Despite these improvements, the legislation still contains provisions which allow the Minister to repeal it in instalments, by regulations or by codes. These include provisions allowing information, or a class of documents, to be exempted from the definition of ‘personal information’ (s 4(3)) and allowing a person or body to be declared to be an ‘investigative agency’ (s 3) (s 24 exemptions then apply).
Codes of practice may weaken or inhibit the operation of the IPPs (s 30), but only where they ‘exempt’ a public sector agency from the operation of IPPs will the requirement of public interest justification (and the satisfaction of the Privacy Commissioner ) restrain a Minister.
Unlike in the Federal jurisdiction and in the privacy legislation of New Zealand and Hong Kong, the Minister, not the Privacy Commissioner, makes codes of practice (s 31). Public consultation by the Minister in the making of codes is not required by this Bill, and will depend to a large extent on how the Privacy Commissioner uses the requirement that he or she be consulted about proposed codes (s 31(1)-(3)).
The Bill already contains a wide range of specific exemptions additional to these potential exemptions, which have no equivalents in the Commonwealth Privacy Act 1988 despite it having been in effect for 10 years. These include exemptions for information or opinions about a person’s suitability for public sector office (s 4); sweeping exceptions for law enforcement activities by any public sector agencies (s 23); where any other Act implies or ‘reasonably contemplates’ an exemption (s 25); a complete exemption from the IPPs for the NSW Police Service, ICAC, Police Integrity Commission and NSW Crime Commission (s 27), except in relation to their administrative and educative functions; and partial (overlapping) exemptions for all investigative agencies (s 24), the Ombudsman, Health Care Complaints Commission, Anti-Discrimination Board, Guardianship Board and Community Services Commission, and for assorted other purposes (s 28). No doubt some of these exemptions are justified, but the Explanatory Memorandum and parliamentary debates give no explanation of any justification, and there will be no opportunity for the exemptions ever to be tested or questioned.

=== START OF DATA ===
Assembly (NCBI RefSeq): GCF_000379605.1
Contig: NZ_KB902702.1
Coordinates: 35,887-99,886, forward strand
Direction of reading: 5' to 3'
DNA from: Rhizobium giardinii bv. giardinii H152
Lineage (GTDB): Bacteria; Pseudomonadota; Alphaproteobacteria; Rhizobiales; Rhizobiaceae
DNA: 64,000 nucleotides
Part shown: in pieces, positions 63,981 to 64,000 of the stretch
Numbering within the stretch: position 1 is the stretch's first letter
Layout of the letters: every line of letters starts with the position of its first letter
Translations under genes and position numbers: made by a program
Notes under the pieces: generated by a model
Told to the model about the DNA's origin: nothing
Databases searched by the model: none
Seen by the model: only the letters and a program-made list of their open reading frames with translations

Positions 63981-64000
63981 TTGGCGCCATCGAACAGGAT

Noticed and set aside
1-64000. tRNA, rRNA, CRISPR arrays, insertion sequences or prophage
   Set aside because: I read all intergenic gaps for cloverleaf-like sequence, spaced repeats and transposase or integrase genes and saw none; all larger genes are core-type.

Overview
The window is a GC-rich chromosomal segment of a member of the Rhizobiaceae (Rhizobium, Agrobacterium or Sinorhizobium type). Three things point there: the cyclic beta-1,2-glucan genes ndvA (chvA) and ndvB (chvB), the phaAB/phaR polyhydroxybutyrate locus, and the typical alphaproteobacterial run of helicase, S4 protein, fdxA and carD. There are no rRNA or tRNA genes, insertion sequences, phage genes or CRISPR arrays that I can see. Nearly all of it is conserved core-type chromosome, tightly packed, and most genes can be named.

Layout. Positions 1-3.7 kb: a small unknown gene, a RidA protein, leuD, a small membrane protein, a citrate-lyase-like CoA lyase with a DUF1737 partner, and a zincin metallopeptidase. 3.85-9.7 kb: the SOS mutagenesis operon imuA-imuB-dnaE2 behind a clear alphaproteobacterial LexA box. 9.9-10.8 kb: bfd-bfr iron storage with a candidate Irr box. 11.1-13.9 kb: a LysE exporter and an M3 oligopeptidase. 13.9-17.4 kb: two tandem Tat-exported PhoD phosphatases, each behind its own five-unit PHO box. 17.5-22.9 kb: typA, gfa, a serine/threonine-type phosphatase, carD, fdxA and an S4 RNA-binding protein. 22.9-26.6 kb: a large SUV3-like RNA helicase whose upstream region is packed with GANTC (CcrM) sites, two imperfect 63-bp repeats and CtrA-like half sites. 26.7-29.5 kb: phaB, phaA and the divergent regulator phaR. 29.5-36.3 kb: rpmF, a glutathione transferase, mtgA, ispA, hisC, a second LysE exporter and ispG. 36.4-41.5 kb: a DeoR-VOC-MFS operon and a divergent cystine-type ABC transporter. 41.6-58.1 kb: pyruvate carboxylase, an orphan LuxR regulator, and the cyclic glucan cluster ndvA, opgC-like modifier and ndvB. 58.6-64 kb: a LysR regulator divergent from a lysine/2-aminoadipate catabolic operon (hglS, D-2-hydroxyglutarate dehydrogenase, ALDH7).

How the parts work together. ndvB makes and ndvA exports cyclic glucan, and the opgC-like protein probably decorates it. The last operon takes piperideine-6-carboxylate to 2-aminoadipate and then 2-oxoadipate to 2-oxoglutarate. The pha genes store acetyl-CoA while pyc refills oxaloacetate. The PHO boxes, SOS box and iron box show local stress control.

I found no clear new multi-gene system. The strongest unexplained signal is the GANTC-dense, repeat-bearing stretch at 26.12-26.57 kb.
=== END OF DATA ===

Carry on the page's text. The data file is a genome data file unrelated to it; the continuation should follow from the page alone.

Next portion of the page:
A proposed amendment to make the s 27 exemptions subject to a one year ‘sunset clause’, after which the NSW Police and other agencies would be subject to a code of practice which would specify which IPPs they would be exempt from and under what circumstances, was defeated.
In summary, the Bill already resembles Swiss cheese and may do so even more. It is privacy legislation for the less important bits of the NSW public sector.
The Bill is already inherently limited in scope, but its remaining value, if it passes the Legislative Assembly, will depend to a large extent on how it is administered or abused. The Attorney-General will control the making of codes of practice and other exemptions by regulation, and may or may not resist whittling the Act away to nothing. The Privacy Commissioner has the potential to resist unjustified ministerial attempts to so act, and bring them to public notice. Finally, the Parliament retains the right to disallow codes and regulations which unjustifiably reduce the Act’s operation. Privacy and consumer groups will have to attempt to assist both the Commissioner and the Parliament to be vigilant. This legislation is always going to be in peril of ‘death by a thousand exemptions’.
The principal inherent defect of the legislative, its gaping hole, is the near-complete exemption given to the NSW Police Service, and other NSW investigative agencies. Judicial interpretation of what is an ‘administrative function’ of these agencies may impose some limitation on this. It must be remembered that NSW Police participation in the ‘information exchange club’ exposed by ICAC was one of the initial reasons for this legislation (see (1994) 1 PLPR 47). Politicians have selective memories.
We will have to wait to see whether this legislation serves mainly as a justification for increased surveillance and abuses of privacy, under the excuse of ‘its all done in accordance with the privacy legislation’, or whether it serves a limited but useful role in privacy protection.